Freddie Mercury is known all over the world for his impressive vocal range and flamboyant stage persona, but many are unaware of the Queen frontman’s ethnicity.
Freddie Mercury was born to Parsi-Indian parents. Parsis are an ethnic group that is part of the Zoroastrian religion from Persia (now known as Iran). Parsi-Indians migrated to India in the years AD 636–651 after facing religious persecution.
Let’s explore the early life of Freddie Mercury and how, if at all, his ethnicity influenced his life.
The Beginnings of Freddie Mercury
Freddie Mercury, whose birth name was Farrokh Bulsara, was born in Stone Town in the British protectorate of Zanzibar on September 5, 1946. This area is now a part of modern-day Tanzania, East Africa.
Freddie’s parents had moved to Zanzibar due to his father’s job as a cashier at the British Colonial Office. His parents, Bomi and Jer Bulsara were from the Parsi community of western India and had roots in modern-day Valsad, Gujarat.
When Freddie was still young, he went to live with relatives in India, which is where he spent most of his childhood. Aged 7 years old, the young Freddie began taking piano lessons.
When he was 8, he was sent to St. Peter’s School—a British style boarding school for boys, which is where he began to call himself “Freddie.”
At the age of 12, he formed a band with his schoolmates—called the “Hectics”—which covered rock and roll artists, such as Cliff Richard and Little Richard.
Freddie’s childhood bandmate later commented, “the only music he listened to, and played, was Western pop music.”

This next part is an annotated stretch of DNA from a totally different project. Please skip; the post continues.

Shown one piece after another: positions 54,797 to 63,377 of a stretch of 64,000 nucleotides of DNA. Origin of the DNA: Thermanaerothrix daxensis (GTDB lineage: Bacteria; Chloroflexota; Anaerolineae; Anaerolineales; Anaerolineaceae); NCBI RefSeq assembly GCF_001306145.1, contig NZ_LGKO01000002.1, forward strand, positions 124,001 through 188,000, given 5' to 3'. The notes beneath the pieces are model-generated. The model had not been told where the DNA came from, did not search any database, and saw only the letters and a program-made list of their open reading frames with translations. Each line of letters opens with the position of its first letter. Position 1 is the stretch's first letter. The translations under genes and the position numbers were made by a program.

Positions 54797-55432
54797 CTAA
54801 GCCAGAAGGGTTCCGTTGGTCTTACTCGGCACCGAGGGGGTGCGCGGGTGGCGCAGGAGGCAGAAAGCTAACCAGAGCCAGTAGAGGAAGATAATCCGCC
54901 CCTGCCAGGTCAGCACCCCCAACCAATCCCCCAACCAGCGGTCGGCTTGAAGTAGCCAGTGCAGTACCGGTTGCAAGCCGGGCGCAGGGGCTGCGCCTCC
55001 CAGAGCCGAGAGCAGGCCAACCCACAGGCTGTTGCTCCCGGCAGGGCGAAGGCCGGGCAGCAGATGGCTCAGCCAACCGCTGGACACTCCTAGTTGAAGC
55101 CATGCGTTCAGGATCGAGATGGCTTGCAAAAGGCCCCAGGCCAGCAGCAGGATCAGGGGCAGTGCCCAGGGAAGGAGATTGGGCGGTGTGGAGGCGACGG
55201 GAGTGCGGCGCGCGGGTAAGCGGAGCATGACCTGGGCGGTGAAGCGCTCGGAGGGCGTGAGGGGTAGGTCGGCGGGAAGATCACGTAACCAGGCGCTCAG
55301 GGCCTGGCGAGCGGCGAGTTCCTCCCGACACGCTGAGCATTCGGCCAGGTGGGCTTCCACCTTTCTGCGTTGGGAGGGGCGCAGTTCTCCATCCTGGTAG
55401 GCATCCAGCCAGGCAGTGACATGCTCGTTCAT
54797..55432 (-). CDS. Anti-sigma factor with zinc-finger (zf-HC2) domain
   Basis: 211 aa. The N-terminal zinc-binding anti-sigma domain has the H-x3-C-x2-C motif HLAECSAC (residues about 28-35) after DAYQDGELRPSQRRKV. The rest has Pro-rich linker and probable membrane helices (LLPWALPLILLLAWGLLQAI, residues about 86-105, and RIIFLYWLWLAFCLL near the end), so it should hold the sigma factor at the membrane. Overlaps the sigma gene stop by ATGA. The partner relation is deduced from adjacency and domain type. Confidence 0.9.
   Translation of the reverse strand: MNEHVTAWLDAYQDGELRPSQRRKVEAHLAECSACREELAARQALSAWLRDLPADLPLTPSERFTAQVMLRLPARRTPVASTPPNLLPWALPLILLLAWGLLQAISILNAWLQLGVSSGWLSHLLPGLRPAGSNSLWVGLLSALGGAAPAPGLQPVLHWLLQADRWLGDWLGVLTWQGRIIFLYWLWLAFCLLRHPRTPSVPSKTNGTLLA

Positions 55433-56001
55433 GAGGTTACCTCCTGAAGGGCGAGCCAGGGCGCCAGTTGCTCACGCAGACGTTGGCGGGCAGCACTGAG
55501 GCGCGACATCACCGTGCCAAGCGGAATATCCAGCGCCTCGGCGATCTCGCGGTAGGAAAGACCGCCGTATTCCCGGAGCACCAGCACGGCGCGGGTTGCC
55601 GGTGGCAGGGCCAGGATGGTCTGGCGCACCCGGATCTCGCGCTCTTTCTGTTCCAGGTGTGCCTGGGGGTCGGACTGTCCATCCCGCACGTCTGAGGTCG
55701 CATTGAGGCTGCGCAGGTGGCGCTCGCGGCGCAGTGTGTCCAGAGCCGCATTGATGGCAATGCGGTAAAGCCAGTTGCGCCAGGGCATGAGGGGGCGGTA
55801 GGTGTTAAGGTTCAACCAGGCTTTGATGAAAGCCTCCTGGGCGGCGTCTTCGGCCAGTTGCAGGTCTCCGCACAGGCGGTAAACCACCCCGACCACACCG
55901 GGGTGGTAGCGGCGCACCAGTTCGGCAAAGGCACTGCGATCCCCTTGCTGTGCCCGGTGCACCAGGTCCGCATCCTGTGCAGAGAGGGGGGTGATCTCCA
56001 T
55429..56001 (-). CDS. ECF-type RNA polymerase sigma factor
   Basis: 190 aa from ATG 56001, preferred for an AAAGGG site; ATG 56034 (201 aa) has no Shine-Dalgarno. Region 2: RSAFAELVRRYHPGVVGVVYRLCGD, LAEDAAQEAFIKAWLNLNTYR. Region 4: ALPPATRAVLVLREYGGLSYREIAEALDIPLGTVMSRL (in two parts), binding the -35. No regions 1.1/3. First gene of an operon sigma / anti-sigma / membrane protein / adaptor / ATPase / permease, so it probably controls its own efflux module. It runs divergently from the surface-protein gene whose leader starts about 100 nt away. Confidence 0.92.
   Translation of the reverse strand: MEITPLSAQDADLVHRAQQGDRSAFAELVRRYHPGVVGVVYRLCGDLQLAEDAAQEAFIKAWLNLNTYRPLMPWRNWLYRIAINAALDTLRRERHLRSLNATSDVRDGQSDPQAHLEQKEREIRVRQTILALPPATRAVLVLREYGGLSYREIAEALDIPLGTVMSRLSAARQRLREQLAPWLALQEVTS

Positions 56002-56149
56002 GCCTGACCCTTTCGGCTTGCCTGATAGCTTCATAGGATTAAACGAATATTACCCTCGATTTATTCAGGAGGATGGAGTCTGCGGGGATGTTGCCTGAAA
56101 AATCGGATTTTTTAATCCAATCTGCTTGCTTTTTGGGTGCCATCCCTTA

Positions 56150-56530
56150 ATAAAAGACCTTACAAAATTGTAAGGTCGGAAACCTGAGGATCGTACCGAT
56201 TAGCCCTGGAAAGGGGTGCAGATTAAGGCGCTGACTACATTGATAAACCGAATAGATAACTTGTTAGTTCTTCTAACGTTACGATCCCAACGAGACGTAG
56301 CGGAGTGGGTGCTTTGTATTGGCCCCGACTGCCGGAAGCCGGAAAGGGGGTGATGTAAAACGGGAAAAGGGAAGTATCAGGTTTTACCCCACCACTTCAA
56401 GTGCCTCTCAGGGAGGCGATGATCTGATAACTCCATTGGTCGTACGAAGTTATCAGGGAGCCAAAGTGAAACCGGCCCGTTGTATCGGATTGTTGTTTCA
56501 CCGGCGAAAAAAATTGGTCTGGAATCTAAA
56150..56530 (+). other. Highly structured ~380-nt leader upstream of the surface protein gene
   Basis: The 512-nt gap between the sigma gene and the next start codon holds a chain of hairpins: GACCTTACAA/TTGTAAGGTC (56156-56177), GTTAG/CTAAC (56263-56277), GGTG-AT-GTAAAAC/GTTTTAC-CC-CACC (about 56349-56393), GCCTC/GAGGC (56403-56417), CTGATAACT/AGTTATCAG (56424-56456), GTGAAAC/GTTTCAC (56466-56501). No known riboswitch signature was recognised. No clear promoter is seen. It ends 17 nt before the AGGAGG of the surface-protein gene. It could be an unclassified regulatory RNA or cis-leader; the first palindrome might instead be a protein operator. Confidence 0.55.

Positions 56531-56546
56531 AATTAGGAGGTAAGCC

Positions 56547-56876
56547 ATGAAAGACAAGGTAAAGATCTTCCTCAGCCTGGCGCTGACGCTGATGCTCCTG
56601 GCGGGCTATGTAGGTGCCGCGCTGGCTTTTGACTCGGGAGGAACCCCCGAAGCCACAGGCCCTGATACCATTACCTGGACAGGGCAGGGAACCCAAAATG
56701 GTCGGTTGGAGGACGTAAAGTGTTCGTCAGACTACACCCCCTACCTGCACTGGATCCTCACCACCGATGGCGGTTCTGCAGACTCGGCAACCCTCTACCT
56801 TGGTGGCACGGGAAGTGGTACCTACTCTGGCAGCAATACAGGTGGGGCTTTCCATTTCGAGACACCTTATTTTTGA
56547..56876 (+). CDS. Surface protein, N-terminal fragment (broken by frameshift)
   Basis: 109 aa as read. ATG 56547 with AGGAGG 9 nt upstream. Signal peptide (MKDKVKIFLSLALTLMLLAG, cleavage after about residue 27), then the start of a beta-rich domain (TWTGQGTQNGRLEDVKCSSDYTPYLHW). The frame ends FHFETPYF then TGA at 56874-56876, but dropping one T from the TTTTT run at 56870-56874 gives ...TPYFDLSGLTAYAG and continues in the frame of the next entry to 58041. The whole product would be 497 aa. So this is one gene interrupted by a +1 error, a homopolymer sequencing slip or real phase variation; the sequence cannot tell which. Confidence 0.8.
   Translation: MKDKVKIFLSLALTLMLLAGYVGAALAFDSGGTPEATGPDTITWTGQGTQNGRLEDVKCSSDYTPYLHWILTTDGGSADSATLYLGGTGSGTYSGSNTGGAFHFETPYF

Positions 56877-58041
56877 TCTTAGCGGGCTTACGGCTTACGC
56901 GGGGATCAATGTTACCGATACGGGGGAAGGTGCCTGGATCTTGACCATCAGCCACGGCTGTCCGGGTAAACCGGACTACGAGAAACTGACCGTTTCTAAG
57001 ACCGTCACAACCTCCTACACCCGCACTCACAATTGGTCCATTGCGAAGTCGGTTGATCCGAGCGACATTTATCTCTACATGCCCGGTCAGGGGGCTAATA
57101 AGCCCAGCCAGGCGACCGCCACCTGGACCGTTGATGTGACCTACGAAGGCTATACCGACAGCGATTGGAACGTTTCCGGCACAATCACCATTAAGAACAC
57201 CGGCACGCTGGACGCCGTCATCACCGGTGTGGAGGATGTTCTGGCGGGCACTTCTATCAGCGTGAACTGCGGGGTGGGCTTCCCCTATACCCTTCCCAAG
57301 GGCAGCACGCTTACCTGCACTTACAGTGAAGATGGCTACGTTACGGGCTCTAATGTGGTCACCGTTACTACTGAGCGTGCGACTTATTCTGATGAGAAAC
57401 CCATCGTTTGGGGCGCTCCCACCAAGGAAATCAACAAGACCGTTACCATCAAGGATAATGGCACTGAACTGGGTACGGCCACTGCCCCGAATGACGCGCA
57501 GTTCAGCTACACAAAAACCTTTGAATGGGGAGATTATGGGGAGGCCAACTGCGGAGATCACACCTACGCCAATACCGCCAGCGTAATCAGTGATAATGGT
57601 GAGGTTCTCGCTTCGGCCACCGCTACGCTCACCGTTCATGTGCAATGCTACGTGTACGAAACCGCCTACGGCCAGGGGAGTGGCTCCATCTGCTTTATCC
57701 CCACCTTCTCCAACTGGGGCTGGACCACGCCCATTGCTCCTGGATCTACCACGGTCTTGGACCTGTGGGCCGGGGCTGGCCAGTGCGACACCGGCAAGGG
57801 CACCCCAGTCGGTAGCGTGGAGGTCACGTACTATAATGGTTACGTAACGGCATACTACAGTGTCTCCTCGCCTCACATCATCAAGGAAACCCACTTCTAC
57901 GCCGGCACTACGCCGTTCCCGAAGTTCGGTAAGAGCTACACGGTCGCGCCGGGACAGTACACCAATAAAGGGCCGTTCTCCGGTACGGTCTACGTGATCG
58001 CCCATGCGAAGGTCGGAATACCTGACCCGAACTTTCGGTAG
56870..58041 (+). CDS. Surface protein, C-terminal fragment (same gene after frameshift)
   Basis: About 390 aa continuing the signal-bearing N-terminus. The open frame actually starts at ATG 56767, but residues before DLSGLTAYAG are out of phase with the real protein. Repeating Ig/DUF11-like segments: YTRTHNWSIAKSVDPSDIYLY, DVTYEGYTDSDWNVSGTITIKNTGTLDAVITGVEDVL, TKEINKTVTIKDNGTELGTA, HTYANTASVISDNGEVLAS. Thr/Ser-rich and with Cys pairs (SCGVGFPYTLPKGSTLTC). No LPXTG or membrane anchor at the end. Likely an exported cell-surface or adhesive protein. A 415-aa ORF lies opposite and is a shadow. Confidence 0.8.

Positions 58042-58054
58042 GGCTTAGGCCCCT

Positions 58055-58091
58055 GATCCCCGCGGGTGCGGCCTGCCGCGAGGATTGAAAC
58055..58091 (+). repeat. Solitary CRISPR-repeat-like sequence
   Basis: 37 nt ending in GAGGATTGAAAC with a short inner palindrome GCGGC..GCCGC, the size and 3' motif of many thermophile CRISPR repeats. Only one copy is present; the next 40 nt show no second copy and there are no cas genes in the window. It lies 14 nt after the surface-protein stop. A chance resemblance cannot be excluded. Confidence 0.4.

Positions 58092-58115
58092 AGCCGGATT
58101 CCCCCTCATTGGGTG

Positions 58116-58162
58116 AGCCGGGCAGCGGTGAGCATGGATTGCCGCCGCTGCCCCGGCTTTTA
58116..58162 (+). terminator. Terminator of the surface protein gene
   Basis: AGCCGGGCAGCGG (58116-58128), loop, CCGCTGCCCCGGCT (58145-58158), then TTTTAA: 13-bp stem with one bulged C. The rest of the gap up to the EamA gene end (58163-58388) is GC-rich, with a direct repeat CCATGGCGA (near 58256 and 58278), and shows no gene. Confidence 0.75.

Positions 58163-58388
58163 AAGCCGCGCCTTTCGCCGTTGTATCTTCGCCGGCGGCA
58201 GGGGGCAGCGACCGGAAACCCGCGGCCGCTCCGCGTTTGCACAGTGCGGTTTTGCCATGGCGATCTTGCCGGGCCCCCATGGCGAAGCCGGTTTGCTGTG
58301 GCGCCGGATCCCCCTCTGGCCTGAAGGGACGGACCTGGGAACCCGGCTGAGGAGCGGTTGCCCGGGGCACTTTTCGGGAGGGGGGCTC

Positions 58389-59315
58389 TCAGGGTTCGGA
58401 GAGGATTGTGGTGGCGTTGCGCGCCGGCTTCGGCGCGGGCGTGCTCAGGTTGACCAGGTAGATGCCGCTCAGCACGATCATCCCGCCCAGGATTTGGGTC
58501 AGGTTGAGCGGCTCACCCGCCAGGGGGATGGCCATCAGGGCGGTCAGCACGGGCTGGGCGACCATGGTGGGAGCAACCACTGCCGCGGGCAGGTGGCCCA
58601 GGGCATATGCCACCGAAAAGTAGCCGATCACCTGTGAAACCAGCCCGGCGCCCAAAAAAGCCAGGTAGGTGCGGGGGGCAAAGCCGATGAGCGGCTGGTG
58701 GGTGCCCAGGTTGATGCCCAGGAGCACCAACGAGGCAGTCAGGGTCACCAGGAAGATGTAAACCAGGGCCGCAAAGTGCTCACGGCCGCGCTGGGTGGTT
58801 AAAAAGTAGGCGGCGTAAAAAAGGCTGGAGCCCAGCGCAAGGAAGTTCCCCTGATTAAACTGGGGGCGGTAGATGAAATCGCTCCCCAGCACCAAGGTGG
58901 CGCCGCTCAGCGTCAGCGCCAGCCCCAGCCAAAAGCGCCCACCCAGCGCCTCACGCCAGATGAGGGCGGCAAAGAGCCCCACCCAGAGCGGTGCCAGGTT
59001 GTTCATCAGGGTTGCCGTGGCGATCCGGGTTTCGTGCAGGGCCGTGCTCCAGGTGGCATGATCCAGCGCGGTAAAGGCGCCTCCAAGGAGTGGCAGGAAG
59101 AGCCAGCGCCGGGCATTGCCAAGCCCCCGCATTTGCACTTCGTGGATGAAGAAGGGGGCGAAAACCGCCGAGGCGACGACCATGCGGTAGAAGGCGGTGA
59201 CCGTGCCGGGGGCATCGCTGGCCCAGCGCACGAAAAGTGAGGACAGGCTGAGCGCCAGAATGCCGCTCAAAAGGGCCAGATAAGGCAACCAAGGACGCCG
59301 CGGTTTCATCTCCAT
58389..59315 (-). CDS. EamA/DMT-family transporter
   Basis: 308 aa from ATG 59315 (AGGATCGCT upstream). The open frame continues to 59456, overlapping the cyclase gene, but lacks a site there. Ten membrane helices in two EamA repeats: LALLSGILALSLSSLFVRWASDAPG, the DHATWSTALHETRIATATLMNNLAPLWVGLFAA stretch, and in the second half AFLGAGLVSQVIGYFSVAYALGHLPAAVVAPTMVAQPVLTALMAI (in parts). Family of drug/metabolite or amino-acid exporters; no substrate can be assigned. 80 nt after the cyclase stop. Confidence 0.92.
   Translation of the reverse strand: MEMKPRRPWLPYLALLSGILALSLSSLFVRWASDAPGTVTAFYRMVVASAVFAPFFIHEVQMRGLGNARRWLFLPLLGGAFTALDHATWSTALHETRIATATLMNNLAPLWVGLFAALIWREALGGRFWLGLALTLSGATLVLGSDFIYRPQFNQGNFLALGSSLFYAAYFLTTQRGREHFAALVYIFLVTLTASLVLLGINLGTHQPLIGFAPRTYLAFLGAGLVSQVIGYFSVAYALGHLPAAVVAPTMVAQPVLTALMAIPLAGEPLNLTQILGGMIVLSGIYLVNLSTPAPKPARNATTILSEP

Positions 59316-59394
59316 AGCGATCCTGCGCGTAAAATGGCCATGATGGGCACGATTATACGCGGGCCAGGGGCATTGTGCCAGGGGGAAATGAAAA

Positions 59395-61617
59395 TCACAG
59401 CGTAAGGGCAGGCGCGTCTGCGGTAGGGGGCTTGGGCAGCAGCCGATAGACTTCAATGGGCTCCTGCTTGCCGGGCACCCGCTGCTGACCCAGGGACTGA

In 1963 he moved back to Zanzibar and lived there briefly with his parents. However, they were forced to relocate the same year, due to fears of violence during the Zanzibar Revolution, which opposed the Arab Sultan.
The family, which included Freddie’s younger sister Kashmira, left for England and moved into a house in Feltham, on the outskirts of London.
Since Zanzibar—Freddie’s birthplace—was a British protectorate until 1963, Freddie was eligible to register as a British citizen and did so in 1969.
Freddie’s parents were practicing Zoroastrians. Zoroastrianism is one of the oldest religions in the world that is still practiced today.
Freddie studied art at college in London. After graduating, he worked odd jobs such as marketseller and baggage handler at Heathrow Airport. He joined a series of bands which failed to take off, until eventually forming Queen.
Did Freddie Mercury’s heritage influence his life?
Freddie integrated into Western culture with ease, and is known to have listened to Western music and embraced the culture before ever immigrating to the UK.
His long time assistant, Peter Freestone, once remarked, “If Freddie had his way, he would have been born aged 18 in Feltham.”
Friend Bob Harris said of Mercury, “One of the things about Freddie was that he was very civilised and quite ‘English’. I’d go over to his flat near Shepherd’s Bush in the afternoon, and he’d get out the fine china and the sugar lumps and we’d have a cup of tea.”
Freddie did not openly discuss his heritage of being Parsi-Indian or Zoroastrian frequently or in great length, although his family has said that he was proud of his roots and it did have an influence on his life and career.
His mother commented after her son’s death that, “Freddie was a Parsee and he was proud of that, but he wasn’t particularly religious.”
His sister discussed the influence upon Freddie from the Zorastrian religion, in 2014, by saying, “I think what his Zoroastrian faith gave him was [the desire] to work hard, to persevere, and to follow your dreams.”
Freddie himself once famously remarked, “I’ll always walk around like a Persian popinjay and no one’s going to stop me, honey!”
Listen to one of Queen’s most influential songs below.